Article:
Joining Withers in attaining an honorary degree this year was Pulitzer Prize-winning journalist Margie Mason, a 1997 WVU Reed College of Media graduate. Mason was part of an investigative team of reporters that exposed a slave island in Indonesia where fishermen were held in cages and forced to work for years. Their reporting earned them numerous accolades, including the Pulitzer Prize, the highest award in journalism.
"It’s hard to believe, but 20 years ago this very Mother’s Day weekend, I sat out there in the Coliseum ready to take on the world," said Mason, a Daybrook native, reflecting on her graduation. "I remember taping a sign across my mortarboard that read: PAGE 1-A. I desperately wanted my stories to fill the front pages of America’s newspapers, but growing up in a holler just 25 miles west of here, I never dreamed that one day those stories would lead me back to Morgantown for an opportunity to speak to all of you. But here we are."
Mason offered pointed advice for this year's Reed College graduates as she noted that journalists and communicators are needed now more than ever as "Americans' trust for the media is at an all-time low."
"We have been declared an 'enemy of the American people' by the president of the United States, and everyday real stories are called 'fake news' and fake news stories are called real. Everything is so spun and twisted and distorted, it’s difficult to know what’s really true anymore.
"And that is why I’m so happy to see all of you sitting out there today. Even if you’re not planning to work as a journalist, you are still guided by the same principles. Our currency is in words and communication, and we must all seek truth, fairness and balance in whatever we do. Remember: At the end of the day, your credibility is all you have, so guard it closely."
This year's honorary degree recipients also included:
- Don Panoz, Doctor of Business, College of Business and Economics. He is an entrepreneur who made his name in pharmaceuticals and as an owner of various motorsport ventures.
- Jayne Anne Phillips, Doctor of Humane Letters, Eberly College of Arts and Sciences. She is an American novelist and short story writer from Buckhannon.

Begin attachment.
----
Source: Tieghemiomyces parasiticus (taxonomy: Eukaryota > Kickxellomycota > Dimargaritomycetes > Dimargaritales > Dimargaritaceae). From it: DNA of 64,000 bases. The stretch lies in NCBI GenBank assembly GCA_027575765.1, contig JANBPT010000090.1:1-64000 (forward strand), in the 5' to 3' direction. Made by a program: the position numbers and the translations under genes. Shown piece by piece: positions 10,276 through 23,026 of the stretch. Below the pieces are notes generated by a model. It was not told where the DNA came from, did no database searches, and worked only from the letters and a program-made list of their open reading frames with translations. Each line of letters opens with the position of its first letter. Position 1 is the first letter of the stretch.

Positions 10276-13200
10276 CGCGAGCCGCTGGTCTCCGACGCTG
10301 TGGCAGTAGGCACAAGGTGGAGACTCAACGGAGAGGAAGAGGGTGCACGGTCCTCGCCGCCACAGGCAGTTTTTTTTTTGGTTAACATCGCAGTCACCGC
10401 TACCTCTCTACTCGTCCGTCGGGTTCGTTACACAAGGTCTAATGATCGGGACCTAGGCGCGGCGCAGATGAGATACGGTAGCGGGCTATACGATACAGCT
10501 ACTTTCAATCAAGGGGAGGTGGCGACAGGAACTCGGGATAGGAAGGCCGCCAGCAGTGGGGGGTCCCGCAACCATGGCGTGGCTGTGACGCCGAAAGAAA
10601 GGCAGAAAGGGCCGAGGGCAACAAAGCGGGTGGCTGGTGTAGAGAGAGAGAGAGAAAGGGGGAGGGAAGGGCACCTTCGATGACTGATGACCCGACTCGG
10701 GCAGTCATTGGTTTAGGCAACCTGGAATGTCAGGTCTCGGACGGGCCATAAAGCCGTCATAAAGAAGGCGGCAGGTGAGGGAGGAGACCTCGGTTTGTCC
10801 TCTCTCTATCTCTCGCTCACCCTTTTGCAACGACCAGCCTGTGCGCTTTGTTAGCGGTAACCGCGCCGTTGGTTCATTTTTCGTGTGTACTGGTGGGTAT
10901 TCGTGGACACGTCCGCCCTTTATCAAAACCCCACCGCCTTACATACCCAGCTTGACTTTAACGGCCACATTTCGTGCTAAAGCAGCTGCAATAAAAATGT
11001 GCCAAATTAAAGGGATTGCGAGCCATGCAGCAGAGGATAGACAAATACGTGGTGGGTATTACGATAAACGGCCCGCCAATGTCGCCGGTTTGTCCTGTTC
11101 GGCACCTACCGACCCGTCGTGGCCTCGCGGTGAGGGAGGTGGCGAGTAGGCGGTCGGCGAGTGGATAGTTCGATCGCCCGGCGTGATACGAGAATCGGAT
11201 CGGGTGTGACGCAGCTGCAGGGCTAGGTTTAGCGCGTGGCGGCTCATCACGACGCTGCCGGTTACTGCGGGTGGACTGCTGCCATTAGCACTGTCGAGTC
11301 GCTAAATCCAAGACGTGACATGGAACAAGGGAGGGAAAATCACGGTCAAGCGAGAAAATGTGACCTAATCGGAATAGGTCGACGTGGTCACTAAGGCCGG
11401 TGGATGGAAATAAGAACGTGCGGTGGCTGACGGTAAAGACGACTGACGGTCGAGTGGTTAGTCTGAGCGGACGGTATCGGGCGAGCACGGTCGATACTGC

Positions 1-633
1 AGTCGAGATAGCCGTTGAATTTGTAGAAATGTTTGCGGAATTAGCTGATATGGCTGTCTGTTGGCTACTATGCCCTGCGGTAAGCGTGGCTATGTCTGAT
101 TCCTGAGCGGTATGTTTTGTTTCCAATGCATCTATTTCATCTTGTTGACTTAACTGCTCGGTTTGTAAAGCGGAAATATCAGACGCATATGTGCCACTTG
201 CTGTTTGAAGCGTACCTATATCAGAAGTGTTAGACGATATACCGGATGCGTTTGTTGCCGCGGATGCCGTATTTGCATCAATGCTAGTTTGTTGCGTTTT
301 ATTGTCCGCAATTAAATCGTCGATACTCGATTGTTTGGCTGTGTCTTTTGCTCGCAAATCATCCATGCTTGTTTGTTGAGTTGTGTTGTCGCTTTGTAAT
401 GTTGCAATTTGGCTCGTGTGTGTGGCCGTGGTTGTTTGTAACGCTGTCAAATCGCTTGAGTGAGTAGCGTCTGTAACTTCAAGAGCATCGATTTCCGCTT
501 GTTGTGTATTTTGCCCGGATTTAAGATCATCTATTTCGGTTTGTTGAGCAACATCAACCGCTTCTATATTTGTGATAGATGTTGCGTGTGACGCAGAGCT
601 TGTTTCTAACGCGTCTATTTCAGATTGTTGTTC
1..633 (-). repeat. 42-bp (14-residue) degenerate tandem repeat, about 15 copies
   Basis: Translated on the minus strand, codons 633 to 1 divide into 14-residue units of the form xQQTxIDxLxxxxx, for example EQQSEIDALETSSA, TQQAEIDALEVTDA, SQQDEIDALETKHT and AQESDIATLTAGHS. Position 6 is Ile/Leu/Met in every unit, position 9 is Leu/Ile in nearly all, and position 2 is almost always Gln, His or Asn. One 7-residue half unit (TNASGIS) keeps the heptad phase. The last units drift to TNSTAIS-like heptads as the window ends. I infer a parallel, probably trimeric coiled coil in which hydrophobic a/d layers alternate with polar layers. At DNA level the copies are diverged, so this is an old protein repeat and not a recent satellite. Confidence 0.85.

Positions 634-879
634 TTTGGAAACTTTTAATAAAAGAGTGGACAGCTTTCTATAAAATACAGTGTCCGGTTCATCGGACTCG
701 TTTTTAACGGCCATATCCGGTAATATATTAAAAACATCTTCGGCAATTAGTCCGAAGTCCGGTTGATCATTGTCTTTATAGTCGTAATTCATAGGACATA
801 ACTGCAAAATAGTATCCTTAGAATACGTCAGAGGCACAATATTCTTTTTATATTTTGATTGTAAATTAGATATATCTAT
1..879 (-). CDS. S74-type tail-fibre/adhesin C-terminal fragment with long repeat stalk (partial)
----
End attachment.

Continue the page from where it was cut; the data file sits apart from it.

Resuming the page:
- Kathryn Vecellio, Presidential Doctor of Counseling Psychology, College of Education and Human Services. She graduated from the College with a bachelor's in biological sciences in 1971 and a master's in guidance and counseling in 1972. Vecellio is a noted community leader and philanthropist in her native West Virginia and Florida, where she currently resides.
The following is a collection of various quotes from the weekend's Commencement speakers:
• "Be a crazy person. Dream big and change the world." - Clay Marsh, Health Sciences Center vice president.
• "Help someone else to find his or her future. You will honor those who came before you and sacrificed for you." - Tony Caridi, WVU sportscaster.
• "No doubt for many, this many seem like a finish line. This may sound cliché, but here's the truth – rather than a finish line, this is actually a starting block." – Sam England, chief of parks and recreation with the West Virginia Division of Natural Resources.
• "I suggest you find your own sense of purpose. It's a personal journey, according to comedian George Carlin, who told of going to a bookstore and asking the saleswoman, 'Where's the self-help section?' She said if she told me, it would defeat the purpose. So, today, the bad news is you don’t have a sense of purpose yet. The good news? You are young, you are educated and you have a challenge. That is all you need." – Woody Thrasher, West Virginia secretary of commerce.
• “As you move through this life, I want you to be aware that your character is always on display. Who you are doesn’t stop on graduation day. Your character will speak to your work ethic, how you conduct yourself on the job and how well you can play with others. Your character is the force behind your achievement.” - Frank Devono, superintendent of Monongalia County Schools.
• "Live simply. Love generously. Care deeply. Speak kindly. Leave the rest to God." – Gordon Gee, WVU president.